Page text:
At least 5 people have died from Typhoid outbreak in Malawi’s southern remote district of Neno, health authorities have confirmed to local media.
The country’s media on Tuesday quoted Neno District Hospital spokesperson, Caroline Banda, as saying the district has recorded 41 cases of the outbreak from some of the district’s health facilities.
A statement released earlier by the country’s health authorities on the outbreak said the first case was reported in the district on Nov. 17 at one of the community hospitals and that since then more cases have been reported from other health facilities.
“A village under Nsambe Health Centre, which is also bordering with Mozambique, has so far reported half of the total cases and the rest have been reported by 6 other villages,” read the statement.
It added: “Investigation conducted by the District Rapid Response Team revealed that the affected villages do not have safe water sources and, instead, the community gets water from a nearby stream.”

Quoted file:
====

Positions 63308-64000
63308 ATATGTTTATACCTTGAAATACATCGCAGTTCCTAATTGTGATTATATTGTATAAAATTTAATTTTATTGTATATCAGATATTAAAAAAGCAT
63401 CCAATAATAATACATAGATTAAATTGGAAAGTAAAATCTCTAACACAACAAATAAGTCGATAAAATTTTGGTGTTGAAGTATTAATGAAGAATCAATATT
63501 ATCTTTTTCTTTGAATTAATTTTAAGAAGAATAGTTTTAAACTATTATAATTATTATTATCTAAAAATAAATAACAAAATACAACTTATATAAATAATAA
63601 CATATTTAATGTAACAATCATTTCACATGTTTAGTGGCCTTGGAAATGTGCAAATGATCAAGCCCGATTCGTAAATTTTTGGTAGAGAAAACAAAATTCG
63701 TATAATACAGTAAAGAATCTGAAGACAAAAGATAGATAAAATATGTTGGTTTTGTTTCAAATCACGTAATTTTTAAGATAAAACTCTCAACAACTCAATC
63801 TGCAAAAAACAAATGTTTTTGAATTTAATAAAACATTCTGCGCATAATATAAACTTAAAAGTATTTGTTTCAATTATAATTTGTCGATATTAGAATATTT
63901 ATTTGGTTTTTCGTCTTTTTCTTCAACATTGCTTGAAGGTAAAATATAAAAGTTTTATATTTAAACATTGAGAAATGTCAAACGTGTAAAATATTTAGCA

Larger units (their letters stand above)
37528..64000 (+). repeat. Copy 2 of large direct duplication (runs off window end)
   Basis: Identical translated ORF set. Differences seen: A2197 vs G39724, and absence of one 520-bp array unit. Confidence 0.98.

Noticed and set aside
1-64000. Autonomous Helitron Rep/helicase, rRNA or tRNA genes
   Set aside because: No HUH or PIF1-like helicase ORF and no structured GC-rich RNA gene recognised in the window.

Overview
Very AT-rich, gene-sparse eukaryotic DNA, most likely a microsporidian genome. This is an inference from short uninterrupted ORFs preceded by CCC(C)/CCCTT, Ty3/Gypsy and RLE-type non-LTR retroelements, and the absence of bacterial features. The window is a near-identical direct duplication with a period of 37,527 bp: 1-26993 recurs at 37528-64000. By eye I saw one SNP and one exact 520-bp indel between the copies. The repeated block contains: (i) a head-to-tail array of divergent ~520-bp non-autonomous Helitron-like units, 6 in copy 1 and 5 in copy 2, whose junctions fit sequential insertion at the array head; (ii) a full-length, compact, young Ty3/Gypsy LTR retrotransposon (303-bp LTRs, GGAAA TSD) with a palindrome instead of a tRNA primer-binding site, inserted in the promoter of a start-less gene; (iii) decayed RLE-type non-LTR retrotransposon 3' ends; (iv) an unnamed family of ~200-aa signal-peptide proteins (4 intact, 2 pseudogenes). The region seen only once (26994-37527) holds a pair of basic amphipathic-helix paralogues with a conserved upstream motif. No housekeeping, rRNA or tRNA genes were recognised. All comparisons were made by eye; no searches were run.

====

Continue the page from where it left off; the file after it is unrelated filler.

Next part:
The affected villages also lack proper sanitation as, according to the statement, most latrines are in dilapidated condition.
Neno district, with a population of over 138,000, experiences frequent Typhoid fever outbreaks, and the most serious outbreak occurred in 2010, killing more than 45 people.
Health rights activists have urged the government to extend the outbreak’s awareness campaign and interventions across the country.
The World Health Organization classifies Typhoid fever as a “life-threatening infection” caused by the bacterium Salmonella Typhi, and the disease usually spreads through contaminated food or water. Enditem